Patricia Reynaud-Bouret - CNRS, LJAD - Keywords: statistics, neuroscience

Patricia Reynaud-Bouret - CNRS, LJAD - Keywords: statistics, neuroscience

Contribution title: Reconstructing the functional connectivity of multiple spike trains using Hawkes models

The difference between functional connectivity and physical connectivity in neuroscience can be understood via a little metaphore. Imagine you want to know what are the main interactions between cities in France. To do that, you could look at a road map: this is the physical connectivity between neurons. But what would be more important to understand the interactions, is to know what are the roads that are used often, in which direction ... and maybe the precise path of the roads is not important, one just want to know if and with whom the cities are communicating and the quality of their communication (say via the number of trucks they are sending in each direction). This is the functional connectivity.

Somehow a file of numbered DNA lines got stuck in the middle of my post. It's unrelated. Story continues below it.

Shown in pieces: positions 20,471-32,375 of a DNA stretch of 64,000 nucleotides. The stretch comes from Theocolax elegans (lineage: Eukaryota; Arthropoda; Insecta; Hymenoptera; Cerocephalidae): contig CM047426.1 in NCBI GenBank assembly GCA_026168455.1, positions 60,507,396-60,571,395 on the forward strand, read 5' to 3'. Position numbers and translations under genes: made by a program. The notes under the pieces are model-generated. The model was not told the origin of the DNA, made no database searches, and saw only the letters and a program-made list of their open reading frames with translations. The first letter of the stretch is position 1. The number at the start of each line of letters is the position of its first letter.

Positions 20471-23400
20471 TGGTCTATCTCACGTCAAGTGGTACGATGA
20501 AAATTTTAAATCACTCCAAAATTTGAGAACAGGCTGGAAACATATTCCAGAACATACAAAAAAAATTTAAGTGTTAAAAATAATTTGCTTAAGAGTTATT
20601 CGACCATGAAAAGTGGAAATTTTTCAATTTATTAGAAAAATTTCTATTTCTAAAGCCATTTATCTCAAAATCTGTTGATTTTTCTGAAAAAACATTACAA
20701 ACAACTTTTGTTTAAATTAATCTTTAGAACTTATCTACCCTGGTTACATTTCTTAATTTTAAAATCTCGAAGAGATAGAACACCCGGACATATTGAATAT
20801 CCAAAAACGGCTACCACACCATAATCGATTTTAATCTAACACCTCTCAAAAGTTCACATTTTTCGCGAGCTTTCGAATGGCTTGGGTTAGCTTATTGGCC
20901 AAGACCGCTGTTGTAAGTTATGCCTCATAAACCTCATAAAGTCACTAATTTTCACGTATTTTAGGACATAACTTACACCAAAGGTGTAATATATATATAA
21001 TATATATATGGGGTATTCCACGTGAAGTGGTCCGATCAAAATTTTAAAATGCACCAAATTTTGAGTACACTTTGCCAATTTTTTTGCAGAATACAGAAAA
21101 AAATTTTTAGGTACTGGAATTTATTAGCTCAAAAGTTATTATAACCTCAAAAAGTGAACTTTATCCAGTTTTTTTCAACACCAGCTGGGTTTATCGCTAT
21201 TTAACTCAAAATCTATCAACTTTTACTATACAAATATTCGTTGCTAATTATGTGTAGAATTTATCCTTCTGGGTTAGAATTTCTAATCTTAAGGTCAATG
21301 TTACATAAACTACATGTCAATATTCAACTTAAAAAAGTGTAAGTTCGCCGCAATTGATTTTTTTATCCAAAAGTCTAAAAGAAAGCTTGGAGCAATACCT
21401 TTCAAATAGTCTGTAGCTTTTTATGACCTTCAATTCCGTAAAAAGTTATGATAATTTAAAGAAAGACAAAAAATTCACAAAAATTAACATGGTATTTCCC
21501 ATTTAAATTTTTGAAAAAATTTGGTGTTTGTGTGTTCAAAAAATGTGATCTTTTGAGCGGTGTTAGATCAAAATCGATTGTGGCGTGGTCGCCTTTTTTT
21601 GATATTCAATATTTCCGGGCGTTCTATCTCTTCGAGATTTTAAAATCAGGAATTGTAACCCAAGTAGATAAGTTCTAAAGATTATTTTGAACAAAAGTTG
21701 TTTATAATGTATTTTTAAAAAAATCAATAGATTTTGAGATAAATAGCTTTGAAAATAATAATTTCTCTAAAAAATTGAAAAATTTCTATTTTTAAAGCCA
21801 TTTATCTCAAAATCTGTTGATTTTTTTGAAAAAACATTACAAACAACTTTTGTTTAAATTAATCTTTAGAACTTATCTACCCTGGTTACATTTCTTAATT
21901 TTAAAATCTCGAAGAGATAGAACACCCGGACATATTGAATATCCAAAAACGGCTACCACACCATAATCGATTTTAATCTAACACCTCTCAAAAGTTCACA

The inference problem of functional connectivity is much more complicated because neuroscientists cannot know where the "trucks" are going, they only know when they are emitted by a city (a "truck" corresponds in fact to an action potential, also called spike, emitted by a neuron). Neuroscientists also know that there might be excitation or inhibition, meaning that when a truck arrive at a given city, it might either increase or decrease the probability for this city to send other trucks.
So the whole problem, translated via this metaphor, is: if one is able to know when each city sends trucks, can we reconstruct the interaction patterns? And this without even looking at the map!
We are using Hawkes processes and Lasso procedures to obtain the answer. We apply it on real data in rat cortical barrels to understand what amount of information on the stimuli is coded in the cortex via the reconstructed functional connectivity graph.